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Using HTML5 to Add Styles and Classes to Your Web Pages
 
 

Using HTML 5 to Add Styles and Classes to Your Web Pages

 

CSS styles are the foundation of page layouts and adding aesthetic elements to your pages. The latest version of CSS is CSS3, and this version lets you use media queries to work with mobile devices. Before you work with more advanced CSS and HTML5 concepts, it's important to know how to work with basic styles. Basic styles format text, set columns in your page's layout, and they set the base color set for your pages. This article reviews CSS styles and shows you how to add them to your HTML.

CSS Classes

CSS styles are organized as classes. If you have no programming experience, the idea of a class can be a bit confusing at first. Classes are objects that contain several properties. For instance, you could have a class for a <p> tag that makes the text contained bold, red, and uses an Arial font. This class is then linked to your HTML elements. You can link HTML elements with CSS classes in several ways. You can specify that the class should be applied to all <p> tags, or you can be more granular and tell CSS to only apply the class to an element with a specific HTML id.

CSS styles can be contained within an external .css file, or you can create inline styles directly within the HTML <style> tag. For our first examples, we'll use inline styles, so you can see the relationship between CSS classes and your HTML elements.

Let's take a look at HTML code we used in previous chapters and apply some styles to the elements.

 

<!DOCTYPE html>
<html>
<head>
<title>Your web page title</title>

<style>

body {
    
background-color: #000000;
}

p {
    
font-family: "Times New Roman";
    
font-size: 16px;
}

</style>
</head>

<body>
<p>The content you want to display to users. </p>

<a href="myotherpage.html" target="_blank">See my other page.</a>

Interested in learning more? Why not take an online class in Learn HTML - Create Webpages Using HTML5?

<img src="myimage.png" alt="My product image">

</body>
</html>

 

Notice that we removed the stylesheet link we've continually used in previous chapters. We've replaced the stylesheet link with two inline CSS styles. The first style applies to the background color of the body element. Using styles for the <body> tag, you can apply global colors, fonts, and layouts for the entire page. The background-color style for the <body> tag changes the color of the page's background. In this instance, we used the hexadecimal color "#000000", which translates to black.

The next style sets the font and font size for all <p> tags. Since we have one <p> element in the HTML page, this element is affected by the CSS class. The class sets the font to "Times New Roman," and it sets the font size to 16 pixels.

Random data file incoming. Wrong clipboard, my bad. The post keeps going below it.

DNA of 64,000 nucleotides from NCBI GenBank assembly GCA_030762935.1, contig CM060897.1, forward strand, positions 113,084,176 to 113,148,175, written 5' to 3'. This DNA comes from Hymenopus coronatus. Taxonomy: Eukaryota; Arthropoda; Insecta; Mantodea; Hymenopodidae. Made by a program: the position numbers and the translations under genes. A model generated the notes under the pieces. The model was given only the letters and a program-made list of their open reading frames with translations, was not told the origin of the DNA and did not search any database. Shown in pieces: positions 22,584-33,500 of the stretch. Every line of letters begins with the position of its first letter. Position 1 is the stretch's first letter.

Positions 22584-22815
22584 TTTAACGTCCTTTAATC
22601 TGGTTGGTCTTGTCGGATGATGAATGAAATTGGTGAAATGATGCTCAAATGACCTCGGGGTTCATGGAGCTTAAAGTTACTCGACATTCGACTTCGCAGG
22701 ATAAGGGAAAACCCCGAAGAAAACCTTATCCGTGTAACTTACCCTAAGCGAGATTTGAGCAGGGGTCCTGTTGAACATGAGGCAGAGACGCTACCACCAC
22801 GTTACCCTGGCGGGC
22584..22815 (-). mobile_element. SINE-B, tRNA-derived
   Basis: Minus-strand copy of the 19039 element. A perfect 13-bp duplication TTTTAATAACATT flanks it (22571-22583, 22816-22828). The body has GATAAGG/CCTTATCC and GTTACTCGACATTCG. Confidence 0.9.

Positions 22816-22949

More Granularity with CSS Classes

In most cases, you'll want to apply styles to specific elements. For instance, you wouldn't want to create a large font in all <p> tags. You'd want to have a 16 pixel font size for the first <p> tag, and then you can set subsequent paragraphs with a smaller font size. This type of styling lets you control headings and page content using CSS instead of the default header tags.

Let's use the previous HTML code and add another paragraph element and ID property attributes.

 

<!DOCTYPE html>
<html>
<head>
<title>Your web page title</title>

<style>

body {
    
background-color: #000000;
}

#pheading {
    
font-family: "Times New Roman";
    
font-size: 18px;
}

#pcontent {
    
font-family: "Times New Roman";
    
font-size: 16px;
}

 

</style>
</head>

<body>
<p id="pheading">This is the first header on the page. </p>

<p id="pcontent">This is the content on the page. </p>

<a href="myotherpage.html" target="_blank">See my other page.</a>

<img src="myimage.png" alt="My product image">

</body>
</html>

 

We've replaced the global "p" CSS class that affects all paragraph elements with CSS classes that are specific to an HTML tag id. The pound sign (‘#') tells CSS to apply the class to an element with the specified class name. In this example, the second CSS class applies to the HTML element with the id of "pheading." The third class affects the element with the id of "pcontent." Notice the HTML contains two paragraph tags with those two IDs.

The above example shows you how to use CSS selectors. CSS selectors tell your code how to apply CSS styles. In the above example, the "id" selector was used. Another popular selector is using class names. The id selector is the pound sign, and the class selector is a period (‘.'). Let's take a look at the class name selector.

 

<!DOCTYPE html>
<html>
<head>
<title>Your web page title<

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